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Reviews » DVD Video Reviews » Cannes: All Access
Cannes: All Access
Genius Products // Unrated // May 22, 2007
List Price: $19.95 [Buy now and save at Amazon]
Review by Aaron Beierle | posted June 18, 2007 | E-mail the Author
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Although it seems as if bigger and bigger films are being given the spotlight there, Cannes does remain one of the film industry's biggest events. Every year in May (since the 1930's), films from around the world are showcased at the festival, with some hoping to find distribution and others looking to win the coveted Palm D'Or award, the festival's highest honor.

"Cannes: All Access" is a 79-minute whirlwind tour of the festival's history, which probably isn't enough time to cover Cannes all that well, but that doesn't keep film critic (Time Magazine) Richard Schickel from trying to, anyways. The film starts off in the present day at Cannes, where Sharon Stone discusses how wonderful the festival is, and how everyone is on their best behavior: "...Everyone acts like its the Hollywood they dreamed of, instead of the Hollywood that is."

The front of the film focuses on the "experience", as folks like Samuel L. Jackson, Chloe Sevigney, Sydney Pollack and others chat about some of their fond memories of the festival, as well as some of the pros and cons of the glamourous experience. One critic discusses how his friends and family don't realize that his visit is for work, not hitting the beach with celebrities. Shots of the area provide a good perspective of the kind of scope of the festival and how it takes over the area, with one shot even showing a Thankfilm banner hanging off what appears to be a hotel balcony.

Shortly into the picture, we get a discussion of the festival's "card system", where different cards allow festivalgoers different access to the festival, and those who are at the lowest level "yellow card" have to do a lot of convincing to try and talk their way past the security guard to get in to see the more popular screenings. Harvey Weinstein (former head of Miramax and now Weinstein Company) talks about sneaking into a screening "Brooklyn-style" with Bob Weinstein in the early days of Miramax - about 40 minutes in, they find themselves about to be tossed when Sean Connery tells the usher to "leave those kids alone."

The recollections of the early days of the festival (as well as footage) are enjoyable to see, as it provides a good glimpse into the more intimate early days of the festival versus the kind of heavily-sponsored, press-heavy event of today. Film historian David Robinson talks about missing his screening of "The Cranes Are Flying" and catching a different showing with a small crowd of three or four. When the lights came up, Robinson turned around to find that the other members of the audience included Pablo Picasso. There's also much discussion of the female nudity that isn't seen much anymore (Ron Howard and Brian Grazer sit on the beach and look around as Howard jokingly expresses his disappointment that there's not more skin on show.)

The documentary offers much discussion of what's changed, and many believe that the explosion and increased technological abilities of the press, whose main desire is not to cover the small film, but to catch an interview with celebrities. One critic discusses being asked years ago if he wanted to interview Jack Nicholson. Did he need to schedule? No, just go up to his room and ask questions. Now, reporters get just a few minutes as they're shuttled through.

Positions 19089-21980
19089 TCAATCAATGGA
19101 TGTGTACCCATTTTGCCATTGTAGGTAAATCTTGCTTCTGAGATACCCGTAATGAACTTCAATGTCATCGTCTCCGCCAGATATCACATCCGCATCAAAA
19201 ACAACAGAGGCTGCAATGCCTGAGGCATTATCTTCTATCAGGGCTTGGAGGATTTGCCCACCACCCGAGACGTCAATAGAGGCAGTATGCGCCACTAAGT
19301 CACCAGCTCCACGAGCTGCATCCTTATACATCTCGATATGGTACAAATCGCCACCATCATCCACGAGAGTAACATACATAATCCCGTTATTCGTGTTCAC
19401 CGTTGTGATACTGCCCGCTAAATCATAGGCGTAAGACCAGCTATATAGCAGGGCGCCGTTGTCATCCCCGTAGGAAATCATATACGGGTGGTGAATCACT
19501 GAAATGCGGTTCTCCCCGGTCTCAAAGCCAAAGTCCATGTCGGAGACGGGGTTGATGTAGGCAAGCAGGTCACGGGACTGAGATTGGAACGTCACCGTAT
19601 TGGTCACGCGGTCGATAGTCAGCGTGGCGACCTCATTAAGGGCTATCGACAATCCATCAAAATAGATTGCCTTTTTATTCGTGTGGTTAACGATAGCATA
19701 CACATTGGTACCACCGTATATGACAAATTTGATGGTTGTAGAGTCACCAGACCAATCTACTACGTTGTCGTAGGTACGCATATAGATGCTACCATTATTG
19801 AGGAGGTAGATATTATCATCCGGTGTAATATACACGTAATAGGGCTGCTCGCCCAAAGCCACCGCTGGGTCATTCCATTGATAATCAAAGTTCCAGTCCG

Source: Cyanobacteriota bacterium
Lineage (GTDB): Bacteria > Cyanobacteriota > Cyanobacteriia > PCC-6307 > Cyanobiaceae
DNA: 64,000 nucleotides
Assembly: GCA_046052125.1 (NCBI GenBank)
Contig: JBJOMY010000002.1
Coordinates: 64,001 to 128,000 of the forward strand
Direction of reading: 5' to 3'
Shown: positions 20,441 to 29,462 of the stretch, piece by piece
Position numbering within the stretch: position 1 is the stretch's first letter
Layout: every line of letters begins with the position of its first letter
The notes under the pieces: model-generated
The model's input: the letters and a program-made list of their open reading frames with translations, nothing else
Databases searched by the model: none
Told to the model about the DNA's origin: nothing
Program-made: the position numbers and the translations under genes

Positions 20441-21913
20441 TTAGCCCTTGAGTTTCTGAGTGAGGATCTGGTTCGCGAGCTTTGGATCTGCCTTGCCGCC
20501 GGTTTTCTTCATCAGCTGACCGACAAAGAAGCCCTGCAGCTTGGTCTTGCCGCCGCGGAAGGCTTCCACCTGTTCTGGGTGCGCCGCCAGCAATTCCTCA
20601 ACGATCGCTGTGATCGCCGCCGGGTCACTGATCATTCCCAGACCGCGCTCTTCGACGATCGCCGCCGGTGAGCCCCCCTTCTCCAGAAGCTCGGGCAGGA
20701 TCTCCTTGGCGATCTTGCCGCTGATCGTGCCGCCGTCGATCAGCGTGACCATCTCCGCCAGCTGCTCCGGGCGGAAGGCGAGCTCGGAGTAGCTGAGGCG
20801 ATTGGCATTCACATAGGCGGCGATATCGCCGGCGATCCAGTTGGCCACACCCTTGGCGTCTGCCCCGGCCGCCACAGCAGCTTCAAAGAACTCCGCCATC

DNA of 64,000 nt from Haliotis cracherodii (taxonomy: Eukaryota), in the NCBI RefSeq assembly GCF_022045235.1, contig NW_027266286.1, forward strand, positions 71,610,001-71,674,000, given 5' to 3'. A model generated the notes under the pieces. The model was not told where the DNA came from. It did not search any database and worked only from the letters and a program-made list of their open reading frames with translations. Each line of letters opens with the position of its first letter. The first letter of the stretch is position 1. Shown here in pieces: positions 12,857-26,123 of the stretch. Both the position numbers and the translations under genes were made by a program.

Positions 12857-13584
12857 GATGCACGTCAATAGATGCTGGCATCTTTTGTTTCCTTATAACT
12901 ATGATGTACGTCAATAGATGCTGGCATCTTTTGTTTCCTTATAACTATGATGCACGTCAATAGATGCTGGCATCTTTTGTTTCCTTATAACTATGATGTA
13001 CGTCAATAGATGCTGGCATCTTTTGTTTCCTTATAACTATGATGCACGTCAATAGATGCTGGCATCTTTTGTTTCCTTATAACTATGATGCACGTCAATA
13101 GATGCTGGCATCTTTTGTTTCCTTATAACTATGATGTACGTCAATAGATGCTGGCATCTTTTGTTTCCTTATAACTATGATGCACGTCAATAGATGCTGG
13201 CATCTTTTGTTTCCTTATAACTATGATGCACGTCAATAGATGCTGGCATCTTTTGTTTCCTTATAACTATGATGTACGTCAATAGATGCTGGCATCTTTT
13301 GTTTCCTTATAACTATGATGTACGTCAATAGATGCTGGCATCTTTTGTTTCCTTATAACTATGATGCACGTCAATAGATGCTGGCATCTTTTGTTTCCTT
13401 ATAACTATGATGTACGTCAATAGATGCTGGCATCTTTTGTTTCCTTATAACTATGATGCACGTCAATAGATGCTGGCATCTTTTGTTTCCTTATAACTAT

The remainder of the documentary turns even more interesting, as we get a look at the marketplace at Cannes and hear more about how films are bought and sold, as well as how films attract financing here. We also hear from some of the festival's behind-the-scenes staff, such as the main projectionist and the piano player at the Hotel Martinez. We also learn more about the juries, which change every year and now include more glam figures than ever before.

"Cannes: All Access" is, when it's all said and done, mainly a talking heads doc. However, as it goes along, it quickly starts to feel less promotional ("Cannes is so amazing!") and starts to get deeper, offering more interesting tales of present and past Cannes, as well as more behind-the-scenes information. Overall, I thought the documentary started off a little ordinary, but got better as it went along.


The DVD

VIDEO: "Cannes: All Access" is presented by Genius Home Entertainment in 1.78:1 anamorphic widescreen. The presentation appears to have been shot on video and looks just fine: the picture is reasonably clear throughout, although never crystal clear. No edge enhancement or artifacting are noticed though, and colors remained natural.

SOUND: Crisp, clear stereo soundtrack.

EXTRAS: Interview with Richard Schickel, alternate ending ("The Party's Over"), beach montage, "Ribbon Cutting at American Pavilion" extended scene and 10 minutes of deleted scenes, including more from: Sydney Pollack, Harvey Weinstein, Peter Bart and more.

Final Thoughts: Overall, I thought "Cannes: All Access" started off a little ordinary, but got better as it went along. The DVD offers fine audio/video quality, as well as a few minor extras. A rental for those interested, as it has limited repeat-viewing value.
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